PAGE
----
Miami Beach police honor city's first black officer
Community room at police department named in his honor
MIAMI BEACH, Fla. – Family and friends gathered Wednesday at the Miami Beach Police Department to pay tribute to the city's first black police officer.
To officers who worked with him, he was James "Smitty" Smith. To the city, he was Maj. James W. Smith.
Officers and family members joined together Wednesday for the renaming of the Miami Beach Police Department's community room in Smith's honor.
"He was the epitome of a gentleman, in uniform and out of uniform," a retired Miami Beach police chief said.
But in 1964, he caught the public's eye for another reason -- his skin color.
"There were two water fountains (at the police station), the white and the colored," retired Miami Beach Police Chief Ken Glassman said. "The then-chief made sure that when he finished the police academy, there was only one water fountain."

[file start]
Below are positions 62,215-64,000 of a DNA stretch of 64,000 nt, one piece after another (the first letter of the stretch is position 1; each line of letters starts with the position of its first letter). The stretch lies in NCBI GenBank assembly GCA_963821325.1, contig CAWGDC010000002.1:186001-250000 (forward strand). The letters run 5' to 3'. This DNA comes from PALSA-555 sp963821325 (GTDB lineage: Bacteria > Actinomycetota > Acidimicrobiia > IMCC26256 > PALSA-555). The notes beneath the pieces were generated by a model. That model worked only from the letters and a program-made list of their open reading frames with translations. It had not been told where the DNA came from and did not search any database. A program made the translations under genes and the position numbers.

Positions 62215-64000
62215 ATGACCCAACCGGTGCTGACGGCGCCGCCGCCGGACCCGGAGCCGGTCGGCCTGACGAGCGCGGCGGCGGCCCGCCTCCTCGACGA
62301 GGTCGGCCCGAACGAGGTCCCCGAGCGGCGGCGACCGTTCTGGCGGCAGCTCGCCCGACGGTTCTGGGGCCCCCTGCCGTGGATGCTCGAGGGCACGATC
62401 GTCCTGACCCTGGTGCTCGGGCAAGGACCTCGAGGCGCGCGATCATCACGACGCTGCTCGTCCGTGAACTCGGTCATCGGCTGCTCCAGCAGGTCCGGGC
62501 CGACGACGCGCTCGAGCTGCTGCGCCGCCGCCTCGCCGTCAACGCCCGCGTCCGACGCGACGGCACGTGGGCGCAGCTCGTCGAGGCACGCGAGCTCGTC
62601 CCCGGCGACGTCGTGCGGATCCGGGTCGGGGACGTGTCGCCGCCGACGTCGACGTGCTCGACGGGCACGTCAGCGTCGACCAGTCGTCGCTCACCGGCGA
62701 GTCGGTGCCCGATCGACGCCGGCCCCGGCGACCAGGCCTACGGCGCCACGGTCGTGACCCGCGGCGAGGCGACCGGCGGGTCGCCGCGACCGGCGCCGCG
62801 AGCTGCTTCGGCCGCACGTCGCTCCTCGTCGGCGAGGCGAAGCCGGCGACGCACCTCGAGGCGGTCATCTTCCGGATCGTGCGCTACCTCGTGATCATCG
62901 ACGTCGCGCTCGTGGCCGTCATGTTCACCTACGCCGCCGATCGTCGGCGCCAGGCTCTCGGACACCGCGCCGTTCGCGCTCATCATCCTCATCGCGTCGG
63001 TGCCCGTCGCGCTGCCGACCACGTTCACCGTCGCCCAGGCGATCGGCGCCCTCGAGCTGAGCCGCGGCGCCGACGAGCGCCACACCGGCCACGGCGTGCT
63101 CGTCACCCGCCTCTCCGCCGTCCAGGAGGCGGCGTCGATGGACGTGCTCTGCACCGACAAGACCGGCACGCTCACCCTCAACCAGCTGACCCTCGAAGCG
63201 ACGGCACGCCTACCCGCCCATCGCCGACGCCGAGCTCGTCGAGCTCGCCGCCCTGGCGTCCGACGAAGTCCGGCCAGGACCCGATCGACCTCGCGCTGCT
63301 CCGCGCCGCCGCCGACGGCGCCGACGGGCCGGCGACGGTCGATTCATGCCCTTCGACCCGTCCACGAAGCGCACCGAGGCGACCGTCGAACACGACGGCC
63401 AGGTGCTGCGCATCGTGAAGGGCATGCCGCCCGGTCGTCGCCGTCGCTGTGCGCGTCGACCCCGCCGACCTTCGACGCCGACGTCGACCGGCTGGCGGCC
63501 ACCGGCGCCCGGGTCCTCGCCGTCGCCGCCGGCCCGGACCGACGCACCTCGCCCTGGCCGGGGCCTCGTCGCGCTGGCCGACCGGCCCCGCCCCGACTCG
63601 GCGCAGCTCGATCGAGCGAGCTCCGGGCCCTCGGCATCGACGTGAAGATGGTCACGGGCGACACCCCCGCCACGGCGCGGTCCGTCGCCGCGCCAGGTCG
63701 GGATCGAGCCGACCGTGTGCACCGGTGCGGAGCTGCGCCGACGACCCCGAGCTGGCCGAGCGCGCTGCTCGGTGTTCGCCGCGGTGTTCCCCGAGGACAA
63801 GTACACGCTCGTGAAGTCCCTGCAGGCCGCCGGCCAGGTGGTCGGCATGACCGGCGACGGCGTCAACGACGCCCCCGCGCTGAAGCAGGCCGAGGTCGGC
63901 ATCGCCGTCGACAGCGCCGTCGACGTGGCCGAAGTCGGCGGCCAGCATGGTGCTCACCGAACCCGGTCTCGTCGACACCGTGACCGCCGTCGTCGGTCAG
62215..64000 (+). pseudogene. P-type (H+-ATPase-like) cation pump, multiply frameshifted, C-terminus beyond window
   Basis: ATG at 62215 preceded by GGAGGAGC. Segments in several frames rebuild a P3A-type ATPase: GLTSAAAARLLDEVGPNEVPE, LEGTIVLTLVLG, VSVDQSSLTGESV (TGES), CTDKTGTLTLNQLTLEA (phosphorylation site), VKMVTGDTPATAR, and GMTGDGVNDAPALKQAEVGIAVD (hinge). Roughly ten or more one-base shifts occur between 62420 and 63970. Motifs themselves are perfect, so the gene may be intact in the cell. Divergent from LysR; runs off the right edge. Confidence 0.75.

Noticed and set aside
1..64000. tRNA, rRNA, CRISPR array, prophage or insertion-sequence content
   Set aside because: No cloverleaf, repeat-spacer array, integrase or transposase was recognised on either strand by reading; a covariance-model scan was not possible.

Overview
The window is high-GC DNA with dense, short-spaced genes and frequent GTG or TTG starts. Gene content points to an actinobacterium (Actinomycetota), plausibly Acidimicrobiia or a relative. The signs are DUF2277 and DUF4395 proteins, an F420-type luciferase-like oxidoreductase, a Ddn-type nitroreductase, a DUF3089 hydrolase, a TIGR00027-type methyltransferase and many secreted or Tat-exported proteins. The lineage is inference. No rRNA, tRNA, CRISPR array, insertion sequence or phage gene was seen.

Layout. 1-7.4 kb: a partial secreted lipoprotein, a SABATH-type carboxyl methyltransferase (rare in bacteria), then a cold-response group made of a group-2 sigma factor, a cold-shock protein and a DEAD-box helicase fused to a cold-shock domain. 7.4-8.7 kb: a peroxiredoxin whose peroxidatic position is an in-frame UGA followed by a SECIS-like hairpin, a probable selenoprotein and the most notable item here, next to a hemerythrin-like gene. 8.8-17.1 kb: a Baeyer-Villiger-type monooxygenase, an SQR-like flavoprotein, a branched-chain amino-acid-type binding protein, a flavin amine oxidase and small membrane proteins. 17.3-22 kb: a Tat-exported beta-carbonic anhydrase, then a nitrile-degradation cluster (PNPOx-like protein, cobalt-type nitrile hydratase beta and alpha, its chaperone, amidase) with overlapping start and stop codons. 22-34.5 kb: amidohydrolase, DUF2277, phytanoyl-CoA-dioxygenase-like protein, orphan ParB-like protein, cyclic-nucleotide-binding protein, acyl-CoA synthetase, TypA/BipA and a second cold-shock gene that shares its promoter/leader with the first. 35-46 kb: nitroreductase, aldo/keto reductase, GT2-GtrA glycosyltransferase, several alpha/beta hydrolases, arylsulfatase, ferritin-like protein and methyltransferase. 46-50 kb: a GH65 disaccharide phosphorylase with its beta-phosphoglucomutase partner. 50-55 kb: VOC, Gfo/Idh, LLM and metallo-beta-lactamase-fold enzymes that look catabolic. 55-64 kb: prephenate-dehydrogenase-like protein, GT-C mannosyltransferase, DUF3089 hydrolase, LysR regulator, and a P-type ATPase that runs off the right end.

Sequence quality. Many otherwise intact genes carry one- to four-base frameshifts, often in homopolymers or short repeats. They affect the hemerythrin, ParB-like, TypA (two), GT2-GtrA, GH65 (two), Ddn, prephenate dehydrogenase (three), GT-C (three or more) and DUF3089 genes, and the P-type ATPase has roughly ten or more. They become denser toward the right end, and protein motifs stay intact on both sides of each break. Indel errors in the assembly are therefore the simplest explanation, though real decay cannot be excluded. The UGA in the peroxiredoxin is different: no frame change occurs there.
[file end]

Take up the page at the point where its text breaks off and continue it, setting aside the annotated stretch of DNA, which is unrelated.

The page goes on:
Smith was Miami Beach's first black officer during a soon-to-be integrated but racially-tense America.
"He was a black cop in a black neighborhood where nobody liked cops," a former Miami Beach police chief said. "But he knew that he was doing the right thing."
Smith served in the Miami Beach Police Department until 1990, when he retired. He climbed the ranks as sergeant in 1971, lieutenant in 1975 and major in 1989.
Those who worked with him described him as a community man who respected everyone and received the same.
Smith died Jan. 31 at the age of 87. His two sons, Glenn and Rodney Smith, said they remember their father as a family man more than anything.
"My father showed me to respect people," Glenn Smith said. "You give the respect, and you demand the respect back."
Their adoration speaks to his legacy.
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